I threaten'd to discover him: he replied,
'Thou unpossessing bastard! dost thou think,
If I would stand against thee, would the reposal
Of any trust, virtue, or worth in thee
Make thy words faith'd? No: what I should deny,--
As this I would: ay, though thou didst produce
My very character,--I'ld turn it all
To thy suggestion, plot, and damned practise:
And thou must make a dullard of the world,
If they not thought the profits of my death
Were very pregnant and potential spurs
To make thee seek it.'
Strong and fasten'd villainCORNWALL
Would he deny his letter? I never got him.
Tucket withinHark, the duke's trumpets! I know not why he comes.
All ports I'll bar; the villain shall not 'scape;
The duke must grant me that: besides, his picture
I will send far and near, that all the kingdom
May have the due note of him; and of my land,
Loyal and natural boy, I'll work the means
To make thee capable.
Enter CORNWALL, REGAN, and Attendants
How now, my noble friend! since I came hither,REGAN
Which I can call but now, I have heard strange news.
If it be true, all vengeance comes too shortGLOUCESTER
Which can pursue the offender. How dost, my lord?
O, madam, my old heart is crack'd, it's crack'd!REGAN
What, did my father's godson seek your life?GLOUCESTER
He whom my father named? your Edgar?
O, lady, lady, shame would have it hid!REGAN
Was he not companion with the riotous knightsGLOUCESTER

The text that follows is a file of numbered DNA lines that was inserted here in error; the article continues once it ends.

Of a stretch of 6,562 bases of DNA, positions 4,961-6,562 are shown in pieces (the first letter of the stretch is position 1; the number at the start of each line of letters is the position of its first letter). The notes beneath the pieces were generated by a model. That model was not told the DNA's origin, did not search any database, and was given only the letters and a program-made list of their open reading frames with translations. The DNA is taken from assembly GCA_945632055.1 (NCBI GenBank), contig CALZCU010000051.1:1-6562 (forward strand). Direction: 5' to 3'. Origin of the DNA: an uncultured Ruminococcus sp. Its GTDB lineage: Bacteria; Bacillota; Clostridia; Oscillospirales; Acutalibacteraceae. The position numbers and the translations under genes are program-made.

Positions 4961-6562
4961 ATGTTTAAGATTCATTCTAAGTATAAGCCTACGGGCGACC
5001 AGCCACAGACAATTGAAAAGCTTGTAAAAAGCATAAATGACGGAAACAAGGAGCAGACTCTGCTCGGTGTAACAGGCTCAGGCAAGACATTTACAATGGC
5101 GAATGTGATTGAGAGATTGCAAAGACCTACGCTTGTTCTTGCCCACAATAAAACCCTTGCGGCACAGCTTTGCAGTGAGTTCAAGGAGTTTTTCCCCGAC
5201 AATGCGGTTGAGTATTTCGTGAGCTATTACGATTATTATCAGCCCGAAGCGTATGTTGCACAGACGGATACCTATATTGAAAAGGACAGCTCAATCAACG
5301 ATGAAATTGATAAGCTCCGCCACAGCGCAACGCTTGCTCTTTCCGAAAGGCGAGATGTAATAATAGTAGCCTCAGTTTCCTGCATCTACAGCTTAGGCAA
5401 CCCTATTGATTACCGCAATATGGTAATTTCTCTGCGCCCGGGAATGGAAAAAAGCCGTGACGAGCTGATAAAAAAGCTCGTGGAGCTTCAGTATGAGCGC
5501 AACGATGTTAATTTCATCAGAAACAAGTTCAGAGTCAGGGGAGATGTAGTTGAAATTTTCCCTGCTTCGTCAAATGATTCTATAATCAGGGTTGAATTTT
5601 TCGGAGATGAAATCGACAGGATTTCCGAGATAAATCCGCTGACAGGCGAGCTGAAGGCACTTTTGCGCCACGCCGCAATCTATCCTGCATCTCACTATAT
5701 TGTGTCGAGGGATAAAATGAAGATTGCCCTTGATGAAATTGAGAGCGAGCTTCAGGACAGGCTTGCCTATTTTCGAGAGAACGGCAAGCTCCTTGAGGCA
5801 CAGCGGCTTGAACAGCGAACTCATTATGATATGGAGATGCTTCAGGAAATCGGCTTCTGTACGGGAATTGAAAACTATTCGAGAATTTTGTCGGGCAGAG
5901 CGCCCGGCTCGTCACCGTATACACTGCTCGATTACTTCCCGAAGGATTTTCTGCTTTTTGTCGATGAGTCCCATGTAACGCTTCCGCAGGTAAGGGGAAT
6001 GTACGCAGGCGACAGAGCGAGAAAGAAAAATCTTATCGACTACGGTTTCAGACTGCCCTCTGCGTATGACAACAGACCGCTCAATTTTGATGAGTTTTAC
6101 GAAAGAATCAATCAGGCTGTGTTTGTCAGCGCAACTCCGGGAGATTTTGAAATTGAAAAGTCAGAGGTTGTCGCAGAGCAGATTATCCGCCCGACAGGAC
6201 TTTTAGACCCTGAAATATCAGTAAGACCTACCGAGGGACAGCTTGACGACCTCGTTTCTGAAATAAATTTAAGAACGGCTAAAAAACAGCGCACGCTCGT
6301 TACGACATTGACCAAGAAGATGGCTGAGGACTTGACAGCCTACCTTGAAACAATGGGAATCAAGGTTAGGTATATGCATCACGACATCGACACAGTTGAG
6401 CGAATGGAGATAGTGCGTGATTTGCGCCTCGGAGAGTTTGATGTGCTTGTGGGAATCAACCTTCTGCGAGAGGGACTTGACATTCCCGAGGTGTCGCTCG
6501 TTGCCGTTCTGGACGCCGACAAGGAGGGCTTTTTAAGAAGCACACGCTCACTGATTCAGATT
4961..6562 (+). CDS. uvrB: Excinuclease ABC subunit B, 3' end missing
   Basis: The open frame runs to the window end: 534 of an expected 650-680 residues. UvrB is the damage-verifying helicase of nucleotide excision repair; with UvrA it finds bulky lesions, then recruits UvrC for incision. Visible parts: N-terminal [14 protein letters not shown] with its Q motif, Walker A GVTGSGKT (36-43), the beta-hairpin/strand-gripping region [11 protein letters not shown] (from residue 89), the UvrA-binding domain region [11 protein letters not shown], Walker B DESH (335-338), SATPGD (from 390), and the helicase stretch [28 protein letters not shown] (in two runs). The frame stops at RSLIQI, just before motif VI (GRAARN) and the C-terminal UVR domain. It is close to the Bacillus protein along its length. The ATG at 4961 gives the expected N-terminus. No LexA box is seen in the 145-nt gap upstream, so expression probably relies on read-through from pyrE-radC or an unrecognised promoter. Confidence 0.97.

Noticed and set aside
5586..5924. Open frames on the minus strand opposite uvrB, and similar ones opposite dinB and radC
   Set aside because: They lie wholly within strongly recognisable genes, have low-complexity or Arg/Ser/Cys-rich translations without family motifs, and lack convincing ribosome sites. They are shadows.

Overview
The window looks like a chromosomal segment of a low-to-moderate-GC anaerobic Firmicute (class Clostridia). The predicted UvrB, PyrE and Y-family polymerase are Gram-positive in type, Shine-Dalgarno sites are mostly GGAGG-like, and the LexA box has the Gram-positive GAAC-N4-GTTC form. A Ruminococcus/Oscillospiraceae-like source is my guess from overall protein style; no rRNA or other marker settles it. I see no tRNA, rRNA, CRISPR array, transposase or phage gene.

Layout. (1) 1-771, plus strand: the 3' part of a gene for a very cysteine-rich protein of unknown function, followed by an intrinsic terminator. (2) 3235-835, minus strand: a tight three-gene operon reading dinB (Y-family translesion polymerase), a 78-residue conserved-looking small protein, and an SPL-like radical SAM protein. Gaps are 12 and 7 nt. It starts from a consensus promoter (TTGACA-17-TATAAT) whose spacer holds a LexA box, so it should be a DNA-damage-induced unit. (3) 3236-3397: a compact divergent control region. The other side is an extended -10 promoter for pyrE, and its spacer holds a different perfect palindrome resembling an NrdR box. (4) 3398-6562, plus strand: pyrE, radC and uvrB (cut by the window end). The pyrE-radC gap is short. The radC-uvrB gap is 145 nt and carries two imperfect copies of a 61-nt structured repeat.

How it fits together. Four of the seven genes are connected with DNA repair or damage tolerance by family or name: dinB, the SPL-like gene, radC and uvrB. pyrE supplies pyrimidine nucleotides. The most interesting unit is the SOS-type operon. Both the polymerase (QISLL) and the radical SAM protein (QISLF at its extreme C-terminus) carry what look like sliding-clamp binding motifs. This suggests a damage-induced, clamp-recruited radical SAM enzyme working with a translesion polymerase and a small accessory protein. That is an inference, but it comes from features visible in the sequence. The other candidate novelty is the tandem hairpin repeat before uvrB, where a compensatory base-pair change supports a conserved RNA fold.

That tend upon my father?
I know not, madam: 'tis too bad, too bad.EDMUND
Yes, madam, he was of that consort.REGAN
No marvel, then, though he were ill affected:CORNWALL
'Tis they have put him on the old man's death,
To have the expense and waste of his revenues.
I have this present evening from my sister
Been well inform'd of them; and with such cautions,
That if they come to sojourn at my house,
I'll not be there.
Nor I, assure thee, Regan.EDMUND
Edmund, I hear that you have shown your father
A child-like office.
'Twas my duty, sir.GLOUCESTER
He did bewray his practise; and receivedCORNWALL
This hurt you see, striving to apprehend him.
Is he pursued?GLOUCESTER
Ay, my good lord.CORNWALL
If he be taken, he shall never moreEDMUND
Be fear'd of doing harm: make your own purpose,
How in my strength you please. For you, Edmund,
Whose virtue and obedience doth this instant
So much commend itself, you shall be ours:
Natures of such deep trust we shall much need;
You we first seize on.
I shall serve you, sir,GLOUCESTER
Truly, however else.
For him I thank your grace.CORNWALL
You know not why we came to visit you,--REGAN
Thus out of season, threading dark-eyed night:GLOUCESTER
Occasions, noble Gloucester, of some poise,
Wherein we must have use of your advice:
Our father he hath writ, so hath our sister,
Of differences, which I least thought it fit
To answer from our home; the several messengers
From hence attend dispatch. Our good old friend,
Lay comforts to your bosom; and bestow
Your needful counsel to our business,
Which craves the instant use.
I serve you, madam:
Your graces are right welcome.
| King Lear
| Act 2, Scene 1
Previous scene | Next scene